I know it's the Winter Olympics but Pyeongchang is cold. Really cold.
Maybe we were all spoiled by the previous three — Torino (warm), Vancouver (warmer) and Sochi (warmest).
Or maybe it's my thin West Coast blood.
- For more Olympics coverage, visit www.cbc.ca/olympics
Whatever the reason, buying stock in the company that makes hot shots is probably a good idea right about now because sales in Korea are about to go through the roof.
At the Alpensia Olympic Centre, the thermostat has been hovering around –7 C, which is tolerable, and –12 C at night. But add the wind chill and it feels like –20 C.
Even the athletes are shivering.
Canadian biathlete Rosanna Crawford — who is from Canmore, Alta., and who you'd think wouldn't be fazed by sub-zero anything — finds it uncomfortable.
How cold is it in PyeongChang? Canadian biathlete @RosannaCrawford is worried her trigger finger will freeze. She races day 1 in the 7.5 km sprint (I’m 92% sure that’s her in the photo) pic.twitter.com/zRE9RwKK9Y— @CBCLarsen
She calls it a "weird cold."
And by "weird cold," she means she needs to figure out a way to keep her trigger finger warm. Hitting tiny targets 50 metres away as quickly as possible with a .22-calibre rifle is is difficult at the best of times, but just try it with frozen hands.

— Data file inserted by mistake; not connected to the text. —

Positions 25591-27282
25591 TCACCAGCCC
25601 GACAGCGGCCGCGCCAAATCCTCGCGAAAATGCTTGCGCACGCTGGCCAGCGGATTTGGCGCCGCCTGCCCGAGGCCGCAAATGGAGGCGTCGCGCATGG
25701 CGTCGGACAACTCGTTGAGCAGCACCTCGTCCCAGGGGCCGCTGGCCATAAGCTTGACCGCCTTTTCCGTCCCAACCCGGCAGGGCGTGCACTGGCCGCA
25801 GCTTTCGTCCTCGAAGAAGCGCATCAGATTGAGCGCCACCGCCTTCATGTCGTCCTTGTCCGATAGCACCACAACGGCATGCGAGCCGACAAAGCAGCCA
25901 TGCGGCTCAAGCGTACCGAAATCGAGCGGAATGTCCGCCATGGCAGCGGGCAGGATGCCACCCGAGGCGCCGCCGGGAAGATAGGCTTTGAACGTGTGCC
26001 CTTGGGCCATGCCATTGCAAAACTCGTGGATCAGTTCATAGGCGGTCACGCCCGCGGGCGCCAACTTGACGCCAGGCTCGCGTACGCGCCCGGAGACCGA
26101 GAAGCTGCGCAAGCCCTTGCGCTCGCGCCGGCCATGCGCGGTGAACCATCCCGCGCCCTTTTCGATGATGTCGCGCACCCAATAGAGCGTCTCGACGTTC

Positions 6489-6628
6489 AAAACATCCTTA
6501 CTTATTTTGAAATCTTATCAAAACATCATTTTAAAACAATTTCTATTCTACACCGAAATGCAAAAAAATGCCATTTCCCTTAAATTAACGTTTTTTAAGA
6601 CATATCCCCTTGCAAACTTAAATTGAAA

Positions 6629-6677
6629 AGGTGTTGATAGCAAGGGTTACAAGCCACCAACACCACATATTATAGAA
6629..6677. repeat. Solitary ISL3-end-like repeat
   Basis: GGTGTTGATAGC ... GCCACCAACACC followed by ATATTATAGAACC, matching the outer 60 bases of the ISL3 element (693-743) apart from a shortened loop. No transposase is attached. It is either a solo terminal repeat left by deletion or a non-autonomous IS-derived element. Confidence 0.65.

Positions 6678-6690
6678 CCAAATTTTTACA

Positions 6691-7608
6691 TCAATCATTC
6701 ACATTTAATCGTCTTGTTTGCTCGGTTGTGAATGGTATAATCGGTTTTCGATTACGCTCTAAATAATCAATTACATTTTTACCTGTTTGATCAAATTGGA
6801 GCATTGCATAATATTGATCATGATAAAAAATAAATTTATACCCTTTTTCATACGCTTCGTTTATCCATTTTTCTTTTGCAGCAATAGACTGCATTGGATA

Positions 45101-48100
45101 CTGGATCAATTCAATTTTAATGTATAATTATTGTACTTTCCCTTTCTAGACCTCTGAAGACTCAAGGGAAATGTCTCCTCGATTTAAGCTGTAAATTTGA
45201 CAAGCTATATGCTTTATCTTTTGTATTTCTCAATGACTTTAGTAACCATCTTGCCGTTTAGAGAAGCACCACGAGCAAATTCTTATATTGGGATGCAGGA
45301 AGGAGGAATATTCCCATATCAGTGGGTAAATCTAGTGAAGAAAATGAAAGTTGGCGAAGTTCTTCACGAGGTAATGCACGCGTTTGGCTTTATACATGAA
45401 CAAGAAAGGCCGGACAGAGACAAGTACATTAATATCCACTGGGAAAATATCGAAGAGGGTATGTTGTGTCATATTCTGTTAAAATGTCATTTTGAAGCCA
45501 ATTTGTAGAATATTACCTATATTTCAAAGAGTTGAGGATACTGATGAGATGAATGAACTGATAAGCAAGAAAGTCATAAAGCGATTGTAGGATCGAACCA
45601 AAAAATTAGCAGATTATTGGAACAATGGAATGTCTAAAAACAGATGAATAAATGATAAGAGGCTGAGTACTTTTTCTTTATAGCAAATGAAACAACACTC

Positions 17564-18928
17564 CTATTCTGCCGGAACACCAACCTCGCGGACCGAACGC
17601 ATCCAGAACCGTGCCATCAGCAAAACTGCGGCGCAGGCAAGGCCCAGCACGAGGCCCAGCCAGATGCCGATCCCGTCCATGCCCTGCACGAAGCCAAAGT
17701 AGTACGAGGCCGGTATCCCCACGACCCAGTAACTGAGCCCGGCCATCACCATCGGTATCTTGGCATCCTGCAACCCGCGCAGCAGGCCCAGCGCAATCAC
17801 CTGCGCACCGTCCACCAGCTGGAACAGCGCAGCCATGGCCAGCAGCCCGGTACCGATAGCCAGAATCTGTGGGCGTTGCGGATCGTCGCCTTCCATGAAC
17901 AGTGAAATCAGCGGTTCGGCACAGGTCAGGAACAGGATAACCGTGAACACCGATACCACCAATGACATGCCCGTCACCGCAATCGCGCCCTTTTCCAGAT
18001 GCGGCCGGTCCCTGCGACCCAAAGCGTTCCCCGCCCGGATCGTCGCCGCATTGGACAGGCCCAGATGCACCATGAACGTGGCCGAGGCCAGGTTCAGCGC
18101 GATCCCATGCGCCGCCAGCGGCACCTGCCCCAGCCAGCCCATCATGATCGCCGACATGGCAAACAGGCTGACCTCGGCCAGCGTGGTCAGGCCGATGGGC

The stakes are high. A cold trigger finger might be the difference between a medal and 27th place.
Canada's only female ski jumper, Calgary's Taylor Henrich, is also finding things frigid.
Ski jumpers are body fat challenged to begin with, but just imagine the added chill of flying long distances at high speeds while wearing the standard-issue spandex jumping suit.
There is, of course, an upside to the cold. The snow on the ground is holding up well and that makes for stable and more consistent race conditions.
That comes as a relief to Quebec's Alex Harvey, who is a medal contender in cross country skiing. Harvey was also a favourite to make the podium four years ago but he struggled with the warm conditions.
In Sochi, race organizers were in a gruelling fight with Mother Nature, trying to preserve the snow while spectators strolled around in T-shirts.
They did it by "salting" the course, laying down chemicals to preserve the snow. It worked, but the snow turned to the consistency of sand, which changed the game in a way the Canadians weren't able to adapt to.
It's a safe bet that salting won't won't be needed in Pyeonchang. Thermal long underwear is another story.